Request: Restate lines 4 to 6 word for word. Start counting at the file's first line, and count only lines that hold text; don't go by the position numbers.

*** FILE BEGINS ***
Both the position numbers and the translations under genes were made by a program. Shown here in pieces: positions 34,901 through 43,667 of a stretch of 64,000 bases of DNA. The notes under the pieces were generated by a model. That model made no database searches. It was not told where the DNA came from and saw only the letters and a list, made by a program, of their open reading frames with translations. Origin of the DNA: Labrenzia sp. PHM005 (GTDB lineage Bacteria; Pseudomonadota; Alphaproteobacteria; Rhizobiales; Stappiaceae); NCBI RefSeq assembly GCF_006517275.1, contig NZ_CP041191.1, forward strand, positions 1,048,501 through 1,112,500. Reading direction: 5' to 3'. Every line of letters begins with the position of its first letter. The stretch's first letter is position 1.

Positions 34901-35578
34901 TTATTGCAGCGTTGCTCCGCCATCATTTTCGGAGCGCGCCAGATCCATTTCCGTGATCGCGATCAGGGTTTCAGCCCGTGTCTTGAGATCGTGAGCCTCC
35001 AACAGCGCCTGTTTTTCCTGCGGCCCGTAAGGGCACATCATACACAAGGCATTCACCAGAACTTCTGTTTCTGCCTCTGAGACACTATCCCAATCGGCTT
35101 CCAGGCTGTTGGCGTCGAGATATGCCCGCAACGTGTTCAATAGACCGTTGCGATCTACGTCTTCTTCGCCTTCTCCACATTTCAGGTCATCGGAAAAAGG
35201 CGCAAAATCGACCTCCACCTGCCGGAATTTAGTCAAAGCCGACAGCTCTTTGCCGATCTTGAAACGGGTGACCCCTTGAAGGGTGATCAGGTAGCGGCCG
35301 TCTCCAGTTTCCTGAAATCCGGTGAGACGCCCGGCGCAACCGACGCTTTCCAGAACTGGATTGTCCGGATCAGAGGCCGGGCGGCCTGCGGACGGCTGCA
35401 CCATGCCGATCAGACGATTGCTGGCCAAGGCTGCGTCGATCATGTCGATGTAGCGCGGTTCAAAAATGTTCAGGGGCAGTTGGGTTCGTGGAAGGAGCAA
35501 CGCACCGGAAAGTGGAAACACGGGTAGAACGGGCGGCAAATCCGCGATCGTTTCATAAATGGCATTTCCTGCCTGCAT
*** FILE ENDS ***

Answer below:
35001 AACAGCGCCTGTTTTTCCTGCGGCCCGTAAGGGCACATCATACACAAGGCATTCACCAGAACTTCTGTTTCTGCCTCTGAGACACTATCCCAATCGGCTT
35101 CCAGGCTGTTGGCGTCGAGATATGCCCGCAACGTGTTCAATAGACCGTTGCGATCTACGTCTTCTTCGCCTTCTCCACATTTCAGGTCATCGGAAAAAGG
35201 CGCAAAATCGACCTCCACCTGCCGGAATTTAGTCAAAGCCGACAGCTCTTTGCCGATCTTGAAACGGGTGACCCCTTGAAGGGTGATCAGGTAGCGGCCG